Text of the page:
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Climate-simulation models indicate substantial future increases in soil erosion. Desertification will be exacerbated by reductions in average annual rainfall and increased evapotranspiration, especially in soils that have low levels of biological activity, organic matter, and aggregate stability. Desertification and climate can form a "feedback loop," with the loss of vegetation caused by desertification reducing carbon sinks and increasing emissions from biodegrading plants.

Soil degradation begins with removal of vegetation. Unprotected, dry soil surfaces are readily eroded by rain and wind, leaving infertile lower soil layers that bake in the sun and become an unproductive hard-pan. Sand dunes may form where the blown surface material accumulates. Water is a defining constraint of the drylands. Drought avoidance and coping strategies are imperative, such as choosing drought-tolerant crops, low plant densities, water conservation, and water harvesting. While water shortage is a constant concern, much of the water that is available is not effi ciently used. In the Sahel, degraded soils often exhibit impeded water infiltration, so much is lost as runoff.

Given the uncertainty in the models, some models still project other outcomes, such as the regreening of the Sahel zone. Nevertheless, a loss of vegetative productivity can lead to long-term declines in agricultural yields, livestock yields, plant standing biomass and plant biodiversity, changes that reduce the ability of the land to support people. While before, even in adverse areas people in drylands were able to cope with the cycles of droughts without depleting soils, now, with the extension of droughts due to climate change, these systems became vulnerable to breakdown, often sparking an exodus of rural people to urban areas. Breaking the strong connection of people to the land produces profound changes in social structure, cultural identity, and political stability.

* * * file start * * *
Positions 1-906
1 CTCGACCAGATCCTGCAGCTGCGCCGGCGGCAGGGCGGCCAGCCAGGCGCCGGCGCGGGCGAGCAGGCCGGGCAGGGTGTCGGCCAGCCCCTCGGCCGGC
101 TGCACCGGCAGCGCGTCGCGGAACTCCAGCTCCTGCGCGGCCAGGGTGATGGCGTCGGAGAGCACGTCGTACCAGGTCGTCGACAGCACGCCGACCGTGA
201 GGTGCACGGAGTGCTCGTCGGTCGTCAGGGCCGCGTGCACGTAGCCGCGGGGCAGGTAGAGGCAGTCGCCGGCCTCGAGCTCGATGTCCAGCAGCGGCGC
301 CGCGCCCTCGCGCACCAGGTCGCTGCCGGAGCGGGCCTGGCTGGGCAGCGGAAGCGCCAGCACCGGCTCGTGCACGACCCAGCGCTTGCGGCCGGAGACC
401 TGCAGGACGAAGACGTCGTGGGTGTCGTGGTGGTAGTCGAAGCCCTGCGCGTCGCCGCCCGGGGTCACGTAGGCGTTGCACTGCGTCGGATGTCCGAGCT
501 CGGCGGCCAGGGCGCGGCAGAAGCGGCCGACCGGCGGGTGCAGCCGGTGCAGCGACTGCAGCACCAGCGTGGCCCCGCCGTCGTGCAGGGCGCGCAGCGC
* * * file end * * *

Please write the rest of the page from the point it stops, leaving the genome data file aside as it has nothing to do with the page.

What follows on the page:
Desertification also impacts remote areas, and has silted-up rivers and retreated lake surfaces far away from its origin. Since the early 1950s, 670,000 ha. of arable land and 2.35 million ha. of rangeland, steppe, and grassland were invaded by shifting sands. Dust storms created as a result of destroyed vegetative cover led to air quality problem, and acid, rain elsewhere.

SEE ALSO: Agriculture; Deforestation; Deserts; Rain; Rainfall Patterns.

BIBLIOGRAPHY. A. Monem Balba, Management of Problem Soils in Arid Ecosystems (CRC Press, 1995); IPCC 2007, CLIMATE Change 2007—The Physical Science Basis. Contributions of Working Group I to the Fourth Assessment Report of the IPCC, (cited November 2007); M.K.B. Lüdeke, G. Petschel-Held, H.J. Schellnhuber, "Syndromes of Global Change: The First Panoramic View," GAIA (v.13/1, 2004); Maryam Niamir-Fuller, ed., Managing Mobility in African Rangelands. The Legitimization of Transhumance (Intermediate Technology Publications Ltd., 1999); L.R. Oldeman, Soil Degradation: A Threat to Food Security? Report 98/01 (International Soil Reference and Information Centre, 1998); L.R. Oldeman, et al., World Map of The Status of Human Induced Soil Degradation: An Explanatory Note (International Soil Reference and Information Centre and United Nations Environment Programme, 1991); J. Skuijns, Semiarid Lands and Deserts: Soil Resource and Reclamation (Marcel Dekker, 1991); United Nations Environment Programme, (cited November 2007); S. Uriel, et al., Drylands Systems. Millennium Assessment, Condition and Trends Vol. III (Millennium Assessment, 2005); Walter Whitford, Ecology of Desert Systems (Elsevier, 2002); M. Winslow, et al., Desertification, Drought, Poverty and Agriculture: Research Lessons and Opportunities (International Center for Agricultural research in The Dry Areas, International Crops Research Institute for the Semi-Arid Tropics, and the UNCCD Global Mechanism, 2004).

Ingrid Hartmann Independent Scholar

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